Even as early as 1550 you might call someone over-scrupulous, a good communicator, a people-pleaser, or a blockhead. You could commend the duke’s epicurian tastes or complain about hazardous waste in the village, fill out a ballot or send your little Goldilocks to public school, where he may complain about the brutality of his caliginous teacher.

Modern English has been around a long time!

Little Pilgrim

but how will you know
where the sweet flowers grow
my little pilgrim

Hummer.GeorgeB2
       GeorgeB2 – Pixabay

August 24th and the female hummingbirds are still here, definitely three, maybe even four. They’re making frequent trips to feeders, tanking up — if peewees like this can tank up.  I think of the long journey ahead of them and wonder where all they will stop en route. Have they travelled this route before? Do they know where to find the best rest stops, flower beds and feeders on their route? Will they return to our yard next June?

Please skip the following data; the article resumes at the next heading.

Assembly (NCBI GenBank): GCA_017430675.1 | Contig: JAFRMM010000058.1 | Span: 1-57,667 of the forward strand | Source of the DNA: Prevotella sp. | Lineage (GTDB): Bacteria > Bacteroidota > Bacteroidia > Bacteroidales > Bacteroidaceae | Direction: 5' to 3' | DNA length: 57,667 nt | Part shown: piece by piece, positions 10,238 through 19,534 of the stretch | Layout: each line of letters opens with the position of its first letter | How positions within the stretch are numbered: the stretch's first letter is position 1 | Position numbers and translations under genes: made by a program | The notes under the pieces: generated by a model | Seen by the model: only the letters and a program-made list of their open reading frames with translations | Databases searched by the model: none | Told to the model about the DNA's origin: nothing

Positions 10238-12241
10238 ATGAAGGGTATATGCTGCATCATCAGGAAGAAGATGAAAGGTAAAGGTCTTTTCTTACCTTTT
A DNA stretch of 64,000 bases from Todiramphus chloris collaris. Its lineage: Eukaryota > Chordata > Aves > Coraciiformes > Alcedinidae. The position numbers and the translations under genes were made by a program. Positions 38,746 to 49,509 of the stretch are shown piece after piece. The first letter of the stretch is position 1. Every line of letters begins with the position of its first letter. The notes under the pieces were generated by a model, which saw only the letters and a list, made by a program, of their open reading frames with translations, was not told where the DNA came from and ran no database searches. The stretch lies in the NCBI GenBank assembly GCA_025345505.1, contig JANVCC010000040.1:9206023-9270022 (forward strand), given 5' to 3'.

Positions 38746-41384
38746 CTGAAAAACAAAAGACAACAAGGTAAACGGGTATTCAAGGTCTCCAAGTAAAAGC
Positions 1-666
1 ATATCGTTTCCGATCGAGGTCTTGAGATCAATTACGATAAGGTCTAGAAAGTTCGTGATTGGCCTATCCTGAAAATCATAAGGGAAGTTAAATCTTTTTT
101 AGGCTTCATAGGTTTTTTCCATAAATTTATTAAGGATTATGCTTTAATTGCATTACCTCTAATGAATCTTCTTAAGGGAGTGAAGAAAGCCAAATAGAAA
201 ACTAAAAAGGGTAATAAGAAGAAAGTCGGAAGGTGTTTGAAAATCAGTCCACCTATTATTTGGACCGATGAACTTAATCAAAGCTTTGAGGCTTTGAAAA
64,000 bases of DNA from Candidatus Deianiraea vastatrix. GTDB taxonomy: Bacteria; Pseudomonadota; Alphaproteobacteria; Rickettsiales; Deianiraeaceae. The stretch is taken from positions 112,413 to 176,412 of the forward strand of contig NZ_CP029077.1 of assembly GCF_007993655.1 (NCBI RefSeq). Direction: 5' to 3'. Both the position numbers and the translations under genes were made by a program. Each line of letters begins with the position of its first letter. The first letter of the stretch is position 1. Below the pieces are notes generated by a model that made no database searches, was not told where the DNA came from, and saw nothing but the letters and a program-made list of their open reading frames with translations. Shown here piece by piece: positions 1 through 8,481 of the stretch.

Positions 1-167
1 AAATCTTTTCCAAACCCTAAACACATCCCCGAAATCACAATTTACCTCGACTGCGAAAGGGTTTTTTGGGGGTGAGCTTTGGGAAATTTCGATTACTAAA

Here on the Saskatchewan plains the grain fields have been turning golden blond in the warm sunshine these past few weeks. I imagine some farmers would be out swathing today if the weather looked promising, but we’ve just had a day of rain and a few sprinkles this morning. Weather the farmers don’t want to see while their precious heads of grain are still in the fields.

 

Skirmishes

On these cool-ish mornings I watch from my doorway as the hummers come to the two feeders I’ve set up. There appear to be about four juvies, though who can count such fast-moving flight artists.